This eliminates a gap That would be there between the bed frame and that top rung and that's really good Because if that gap was there, it could be a real foot grabber If you want to build your own loft bed, I do have plans available for this build There's a link down below in the description. You can go check it out Now with the major parts done. We are ready to take it up to my son's room for final assembly And this is definitely a two-person job unless you want to rig up a bunch of supports now we put the headboard in against the wall and then brought in the bed frame and Rest it on the little cleats These little cleats were a tip that I saw from Jay Bates his bunk bed video and it really worked like a charm After clamping the frame to the headboard we brought in the footboard and fit it in place as well to square everything up And on a side note I did space the legs slightly wider than the bed frame just to make sure it would fit with no issues I used a carpenter square to make sure everything look good I secured the frame to the ends with six screws into the corner with three screws on each portion of the leg The kids are really dying to see what was going on.
And how is it coming together? So they sent a spy to check it out. I see you I used the drill guide I've made earlier to pre-drill the long guard rails and Attach one on the base to shore everything up first before going up top The other four went above the bed frame with two on each side on the headboard side for these long rails I only use two screws since there's less room as that top rail is on the inside But in general I overkill this thing with screws it is really stout. So that's not going to be a problem Now for the slats I cut down some one by four furthering strips and I laid them in place across the bed frame You could also use the sheet of plywood for some mattresses. Just check the manufacturers website for their recommendation And we put the mattress in and called in the kids to check it out. They were impressed. But my daughter immediately spotted an issue We'll be replacing this open fan with a smaller one where the blades are actually enclosed for a safe measure and I would highly recommend that if you do loft bed or a bunk bed and the height that we chose for our bed was based on our eight-foot ceilings and Wanting to be able to sit up in the bed with our son to do some reading We did add LED lights underneath the bed for a little extra cool factor and some light under there while he's reading underneath Our son loves it, but now his sister wants to ditch her daybed and get a loft bed, too If you want to see some more furniture projects I got a playlist queued up for you right there.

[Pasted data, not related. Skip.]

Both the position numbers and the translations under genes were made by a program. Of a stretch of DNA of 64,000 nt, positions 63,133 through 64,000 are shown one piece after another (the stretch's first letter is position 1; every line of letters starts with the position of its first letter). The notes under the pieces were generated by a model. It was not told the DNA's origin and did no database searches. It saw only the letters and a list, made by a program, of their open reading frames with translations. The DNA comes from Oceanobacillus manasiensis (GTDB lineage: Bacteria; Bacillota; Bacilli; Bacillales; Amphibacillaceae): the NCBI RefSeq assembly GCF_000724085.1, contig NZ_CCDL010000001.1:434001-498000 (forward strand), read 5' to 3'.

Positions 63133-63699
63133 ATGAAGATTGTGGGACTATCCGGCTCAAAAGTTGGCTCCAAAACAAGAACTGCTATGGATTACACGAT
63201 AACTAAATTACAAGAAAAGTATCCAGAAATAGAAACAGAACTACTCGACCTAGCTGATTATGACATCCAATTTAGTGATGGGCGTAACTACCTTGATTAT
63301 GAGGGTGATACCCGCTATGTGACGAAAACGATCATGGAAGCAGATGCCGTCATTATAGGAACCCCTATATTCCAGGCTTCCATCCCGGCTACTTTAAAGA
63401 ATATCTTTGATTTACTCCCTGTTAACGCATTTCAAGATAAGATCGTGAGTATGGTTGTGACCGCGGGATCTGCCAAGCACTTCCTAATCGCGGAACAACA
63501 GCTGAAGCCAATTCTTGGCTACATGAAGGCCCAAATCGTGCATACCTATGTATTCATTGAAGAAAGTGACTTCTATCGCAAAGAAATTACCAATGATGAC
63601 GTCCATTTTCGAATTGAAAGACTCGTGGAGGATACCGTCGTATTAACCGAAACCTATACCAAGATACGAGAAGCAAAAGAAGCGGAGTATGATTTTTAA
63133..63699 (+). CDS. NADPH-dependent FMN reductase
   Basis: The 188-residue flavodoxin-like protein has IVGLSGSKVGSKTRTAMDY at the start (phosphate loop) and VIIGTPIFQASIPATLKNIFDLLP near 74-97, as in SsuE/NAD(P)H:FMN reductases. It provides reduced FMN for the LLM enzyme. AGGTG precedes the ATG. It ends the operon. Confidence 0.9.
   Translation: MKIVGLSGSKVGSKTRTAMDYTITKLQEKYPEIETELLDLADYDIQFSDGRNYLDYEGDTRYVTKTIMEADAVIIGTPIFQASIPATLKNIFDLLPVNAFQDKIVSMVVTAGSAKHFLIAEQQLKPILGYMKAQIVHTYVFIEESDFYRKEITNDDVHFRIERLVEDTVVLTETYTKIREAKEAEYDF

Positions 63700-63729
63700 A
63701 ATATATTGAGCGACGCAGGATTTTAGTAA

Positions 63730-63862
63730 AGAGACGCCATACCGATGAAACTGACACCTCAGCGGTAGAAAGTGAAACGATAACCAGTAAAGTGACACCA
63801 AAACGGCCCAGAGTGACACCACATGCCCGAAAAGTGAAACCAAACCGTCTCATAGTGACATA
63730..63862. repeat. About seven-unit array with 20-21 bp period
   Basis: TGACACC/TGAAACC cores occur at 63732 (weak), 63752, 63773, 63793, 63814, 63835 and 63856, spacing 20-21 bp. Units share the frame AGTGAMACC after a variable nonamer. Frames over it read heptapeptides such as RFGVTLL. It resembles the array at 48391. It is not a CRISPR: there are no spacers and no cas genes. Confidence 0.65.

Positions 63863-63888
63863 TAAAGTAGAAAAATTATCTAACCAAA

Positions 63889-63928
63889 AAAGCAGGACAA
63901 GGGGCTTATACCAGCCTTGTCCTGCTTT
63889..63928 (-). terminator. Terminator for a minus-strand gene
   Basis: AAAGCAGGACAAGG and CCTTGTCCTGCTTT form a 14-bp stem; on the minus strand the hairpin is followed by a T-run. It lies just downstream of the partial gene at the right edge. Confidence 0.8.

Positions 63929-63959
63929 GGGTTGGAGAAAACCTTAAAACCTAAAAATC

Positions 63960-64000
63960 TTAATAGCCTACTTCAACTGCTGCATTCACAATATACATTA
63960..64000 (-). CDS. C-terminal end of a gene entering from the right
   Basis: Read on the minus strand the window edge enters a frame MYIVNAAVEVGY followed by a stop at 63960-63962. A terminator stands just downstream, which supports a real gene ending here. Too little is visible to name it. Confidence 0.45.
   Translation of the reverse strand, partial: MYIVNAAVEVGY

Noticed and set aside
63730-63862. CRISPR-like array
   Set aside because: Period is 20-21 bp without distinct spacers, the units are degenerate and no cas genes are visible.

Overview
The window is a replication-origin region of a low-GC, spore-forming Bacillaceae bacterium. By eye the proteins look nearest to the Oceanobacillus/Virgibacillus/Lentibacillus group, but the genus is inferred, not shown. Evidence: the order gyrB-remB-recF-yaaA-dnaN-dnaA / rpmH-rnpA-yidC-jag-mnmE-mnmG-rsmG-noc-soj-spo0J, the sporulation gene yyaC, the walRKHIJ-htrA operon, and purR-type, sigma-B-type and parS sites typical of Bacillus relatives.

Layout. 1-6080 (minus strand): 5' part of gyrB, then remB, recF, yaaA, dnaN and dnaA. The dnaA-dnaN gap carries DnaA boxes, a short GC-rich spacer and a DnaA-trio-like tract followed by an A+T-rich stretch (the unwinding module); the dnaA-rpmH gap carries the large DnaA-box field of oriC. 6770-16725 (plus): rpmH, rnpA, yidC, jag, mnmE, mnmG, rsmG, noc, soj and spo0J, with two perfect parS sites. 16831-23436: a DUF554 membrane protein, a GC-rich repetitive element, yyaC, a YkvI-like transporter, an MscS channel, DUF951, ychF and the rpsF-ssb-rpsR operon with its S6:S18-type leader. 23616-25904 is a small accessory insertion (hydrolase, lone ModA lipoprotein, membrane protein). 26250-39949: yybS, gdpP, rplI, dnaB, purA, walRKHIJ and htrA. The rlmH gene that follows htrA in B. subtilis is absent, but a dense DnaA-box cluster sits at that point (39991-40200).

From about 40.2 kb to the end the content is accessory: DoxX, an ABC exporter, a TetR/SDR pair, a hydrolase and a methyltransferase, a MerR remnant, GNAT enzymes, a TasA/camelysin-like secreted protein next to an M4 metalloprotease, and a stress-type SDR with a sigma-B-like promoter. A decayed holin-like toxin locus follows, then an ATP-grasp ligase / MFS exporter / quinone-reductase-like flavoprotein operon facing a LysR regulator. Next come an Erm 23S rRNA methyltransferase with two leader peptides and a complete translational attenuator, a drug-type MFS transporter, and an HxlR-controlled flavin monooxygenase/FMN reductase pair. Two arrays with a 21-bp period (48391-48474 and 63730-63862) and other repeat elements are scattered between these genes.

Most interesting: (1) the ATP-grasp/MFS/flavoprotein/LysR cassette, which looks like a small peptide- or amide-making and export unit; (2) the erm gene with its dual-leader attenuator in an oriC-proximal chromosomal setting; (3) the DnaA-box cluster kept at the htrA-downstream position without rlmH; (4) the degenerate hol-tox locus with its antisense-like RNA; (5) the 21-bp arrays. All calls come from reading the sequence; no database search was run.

If you want the plans for this DIY loft bed There's a link down below in the description. Go check that out until next time guys. Get out there and build something awesome.